In this dissertation, I analyze the relationship between economic globalization and communal identity by focusing on the experience of Hyderabad, India. In the last two decades, Hyderabad has emerged as one of the world's primary information technology (IT) centers, and while its participation in global commerce has propelled the city forward, it has simultaneously been afflicted by substantial inter-religious conflict. The scholarly literature has fallen short in its attempted reconciliation of this dialectic, thus underscoring the need for a theoretical framework which not only empirically links globalization and communal identity, but also explains the diverse range of experiences among different communities.
In an effort to answer how and why communal identities endure among certain populations, I isolate globalization as a potential causal variable. I do so by examining the communal identities of individuals who have been both positively and negatively affected by globalization and estimating the degree to which their communal identities have changed in the decades since India liberalized its economy. Through over 450 surveys I find that communal identity as a value endures not only among the lower class of uneducated Hyderabadis, but also among the well-educated middle classes. In attempting to explain why this is the case, I draw upon over 40 interviews to argue that the persistence of communal identity among both lower class and modern, educated middle class Indians can best be understood as a consequence of multiple forms of globalization-driven competition between Hindus and Muslims. I assert that this competition, insecurity and volatility is further exacerbated by an economic development that relies upon foreign entities.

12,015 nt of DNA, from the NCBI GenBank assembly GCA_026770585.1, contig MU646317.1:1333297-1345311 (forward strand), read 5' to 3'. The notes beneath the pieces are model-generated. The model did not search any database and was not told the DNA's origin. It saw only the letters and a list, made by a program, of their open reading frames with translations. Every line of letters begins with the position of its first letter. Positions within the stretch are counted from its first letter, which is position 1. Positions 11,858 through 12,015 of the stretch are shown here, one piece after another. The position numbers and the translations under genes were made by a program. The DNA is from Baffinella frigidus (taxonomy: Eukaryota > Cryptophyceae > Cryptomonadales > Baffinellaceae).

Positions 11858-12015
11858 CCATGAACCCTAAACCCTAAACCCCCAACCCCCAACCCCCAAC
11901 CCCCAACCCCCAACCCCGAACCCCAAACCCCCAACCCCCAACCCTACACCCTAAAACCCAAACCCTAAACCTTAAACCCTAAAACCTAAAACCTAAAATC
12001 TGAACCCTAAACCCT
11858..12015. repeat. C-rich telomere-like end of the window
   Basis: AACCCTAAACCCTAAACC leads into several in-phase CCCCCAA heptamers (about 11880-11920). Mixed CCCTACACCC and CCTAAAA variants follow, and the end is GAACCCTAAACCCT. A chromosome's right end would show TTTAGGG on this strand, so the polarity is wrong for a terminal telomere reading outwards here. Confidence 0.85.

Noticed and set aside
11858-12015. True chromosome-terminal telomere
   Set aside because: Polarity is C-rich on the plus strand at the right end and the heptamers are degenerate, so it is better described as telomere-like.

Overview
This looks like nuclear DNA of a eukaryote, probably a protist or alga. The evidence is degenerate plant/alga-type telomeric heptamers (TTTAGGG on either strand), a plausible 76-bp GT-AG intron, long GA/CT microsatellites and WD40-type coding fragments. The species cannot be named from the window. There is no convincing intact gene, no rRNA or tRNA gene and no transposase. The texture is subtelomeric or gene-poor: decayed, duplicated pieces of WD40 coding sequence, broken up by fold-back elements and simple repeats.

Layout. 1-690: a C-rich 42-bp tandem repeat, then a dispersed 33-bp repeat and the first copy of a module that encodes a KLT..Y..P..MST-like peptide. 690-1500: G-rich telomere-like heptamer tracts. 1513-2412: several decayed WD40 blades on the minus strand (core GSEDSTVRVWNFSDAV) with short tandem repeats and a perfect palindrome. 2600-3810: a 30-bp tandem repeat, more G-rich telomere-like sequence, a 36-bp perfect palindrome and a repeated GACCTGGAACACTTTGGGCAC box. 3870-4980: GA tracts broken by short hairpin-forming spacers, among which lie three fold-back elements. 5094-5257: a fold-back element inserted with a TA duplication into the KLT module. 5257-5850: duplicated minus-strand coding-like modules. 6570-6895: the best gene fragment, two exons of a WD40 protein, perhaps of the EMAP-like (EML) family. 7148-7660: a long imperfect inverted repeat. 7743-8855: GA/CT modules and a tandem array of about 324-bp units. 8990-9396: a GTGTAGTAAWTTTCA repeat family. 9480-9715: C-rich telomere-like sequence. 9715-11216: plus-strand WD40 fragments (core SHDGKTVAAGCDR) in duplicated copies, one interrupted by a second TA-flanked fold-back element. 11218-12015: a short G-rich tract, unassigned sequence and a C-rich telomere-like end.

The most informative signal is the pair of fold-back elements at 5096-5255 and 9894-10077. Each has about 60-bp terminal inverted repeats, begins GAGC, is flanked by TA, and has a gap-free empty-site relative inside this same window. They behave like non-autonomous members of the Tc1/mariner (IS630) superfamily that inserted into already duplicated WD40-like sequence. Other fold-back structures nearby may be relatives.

At a time when world religions serve as markers of difference and symbols of power or powerlessness, an in-depth investigation into the role of religious identification in development will elicit valuable lessons applicable to states as well as to non-state, transnational actors. Thus, lessons drawn from the Hyderabadi case will shed light upon both theoretical and practical discussions of global development and modernization around the world.
|Advisor:||Robinson, Jean C.|
|Commitee:||Kasza, Gregory J., Morris Maclean, Lauren, Parameswaran, Radhika|
|School Location:||United States -- Indiana|
|Source:||DAI-A 71/07, Dissertation Abstracts International|
|Subjects:||International law, South Asian Studies|
|Keywords:||Communal identity, Globalization, Hindu-Muslim conflict, Information technology, International development, Political economy|
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